Click on a category to the left to filter the list of FAQs below.

What is the first step to permitting a septic?

First you will need to have a site investigation completed for your property. You can hire an outside registered sanitarian to complete or apply through the County. If you choose to have the County complete your site investigation, you must have three test holes dug (See Site Investigation Packet – Soil Characterization form for details) before applying on our permitting portal, CitizenServe.

What are the setbacks for a septic?

  • 10 feet from any structure
  • 100 feet from any well
  • 5 feet from your property line if the property next to you is developed
  • 50 feet from your property line if the property next to you is undeveloped

All setbacks include the septic tank and leach fields.

Do I need a permit to repair my septic?

If you are increasing or decreasing the size of your system or changing the footprint of your current system, you will need to acquire a permit.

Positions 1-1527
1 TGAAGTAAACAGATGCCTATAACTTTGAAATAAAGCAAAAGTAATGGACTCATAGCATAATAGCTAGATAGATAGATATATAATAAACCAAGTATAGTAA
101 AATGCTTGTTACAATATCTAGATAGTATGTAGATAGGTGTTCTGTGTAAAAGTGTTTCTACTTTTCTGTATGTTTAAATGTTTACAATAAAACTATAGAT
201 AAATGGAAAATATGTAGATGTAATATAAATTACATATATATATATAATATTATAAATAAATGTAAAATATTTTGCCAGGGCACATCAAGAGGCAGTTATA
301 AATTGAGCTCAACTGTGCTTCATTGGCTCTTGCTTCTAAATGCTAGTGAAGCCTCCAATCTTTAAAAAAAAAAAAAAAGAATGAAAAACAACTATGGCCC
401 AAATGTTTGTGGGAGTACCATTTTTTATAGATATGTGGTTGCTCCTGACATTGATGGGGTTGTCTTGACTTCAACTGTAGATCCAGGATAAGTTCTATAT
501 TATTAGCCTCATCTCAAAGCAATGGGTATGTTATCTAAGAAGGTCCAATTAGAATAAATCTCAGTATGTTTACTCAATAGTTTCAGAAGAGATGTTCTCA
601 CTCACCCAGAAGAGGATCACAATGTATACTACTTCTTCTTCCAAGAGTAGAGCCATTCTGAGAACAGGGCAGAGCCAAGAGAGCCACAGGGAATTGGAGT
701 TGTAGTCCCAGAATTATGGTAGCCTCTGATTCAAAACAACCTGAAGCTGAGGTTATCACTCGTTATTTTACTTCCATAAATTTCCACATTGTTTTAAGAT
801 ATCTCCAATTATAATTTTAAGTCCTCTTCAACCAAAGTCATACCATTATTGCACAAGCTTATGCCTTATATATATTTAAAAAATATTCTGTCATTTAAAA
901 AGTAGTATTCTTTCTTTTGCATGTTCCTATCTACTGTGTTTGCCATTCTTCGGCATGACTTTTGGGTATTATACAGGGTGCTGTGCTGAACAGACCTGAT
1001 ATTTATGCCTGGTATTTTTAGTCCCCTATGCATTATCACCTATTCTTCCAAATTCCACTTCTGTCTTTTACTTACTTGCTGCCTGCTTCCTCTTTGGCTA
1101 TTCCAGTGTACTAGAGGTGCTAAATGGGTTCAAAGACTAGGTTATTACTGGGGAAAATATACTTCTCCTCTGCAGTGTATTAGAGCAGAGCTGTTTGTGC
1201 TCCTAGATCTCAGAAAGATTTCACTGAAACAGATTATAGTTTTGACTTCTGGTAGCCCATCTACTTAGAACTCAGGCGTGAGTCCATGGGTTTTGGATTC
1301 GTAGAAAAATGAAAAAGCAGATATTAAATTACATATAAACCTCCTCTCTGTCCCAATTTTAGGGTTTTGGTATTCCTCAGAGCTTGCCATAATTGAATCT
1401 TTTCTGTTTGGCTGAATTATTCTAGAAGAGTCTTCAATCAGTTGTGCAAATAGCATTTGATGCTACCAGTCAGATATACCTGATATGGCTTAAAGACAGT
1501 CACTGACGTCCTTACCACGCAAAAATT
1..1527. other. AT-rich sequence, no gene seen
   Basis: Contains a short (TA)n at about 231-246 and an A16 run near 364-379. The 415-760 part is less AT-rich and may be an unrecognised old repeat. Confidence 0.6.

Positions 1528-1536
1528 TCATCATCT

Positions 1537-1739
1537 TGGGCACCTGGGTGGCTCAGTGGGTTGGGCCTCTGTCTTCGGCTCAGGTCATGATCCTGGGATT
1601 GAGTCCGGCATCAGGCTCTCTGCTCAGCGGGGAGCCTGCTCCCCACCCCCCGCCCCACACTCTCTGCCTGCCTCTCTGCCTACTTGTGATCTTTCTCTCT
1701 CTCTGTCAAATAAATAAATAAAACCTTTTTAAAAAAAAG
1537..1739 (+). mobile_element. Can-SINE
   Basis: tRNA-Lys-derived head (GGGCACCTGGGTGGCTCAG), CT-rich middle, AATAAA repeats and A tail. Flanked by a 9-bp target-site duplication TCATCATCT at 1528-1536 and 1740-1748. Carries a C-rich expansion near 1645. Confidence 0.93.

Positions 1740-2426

Can I reuse grey water?

You can! At the property of your single-family home you can use grey water for surface irrigation as long as you have a connection to community sewer or an onsite wastewater (septic) system. You can discharge up to 400 gallons per day as long as you do not allow it to leave your property, pond or create an environmental nuisance. Grey water comes from the clothes washer, bathroom sink, tub or shower. It does not come from the kitchen sink, dish washer, or toilets. You are out of luck if you live in a duplex or other multi-family building, mobile home or RV park. Grey water reuse at multi-family facilities requires a permit from the Arizona Department of Environmental Quality.

Are composting toilets allowed?

Composting toilets are allowed as a part of an onsite wastewater system but not by themselves. The size of the wastewater system will be a lot smaller because of the composting toilet. There will still need to be a Site Investigation conducted to determine soil types and limiting conditions; a tank; a soil treatment and disposal area. The composting toilet must be listed on the Arizona Department of Environmental Quality List of Proprietary Products and has to be a manufacture toilet per the adopted Building Code.
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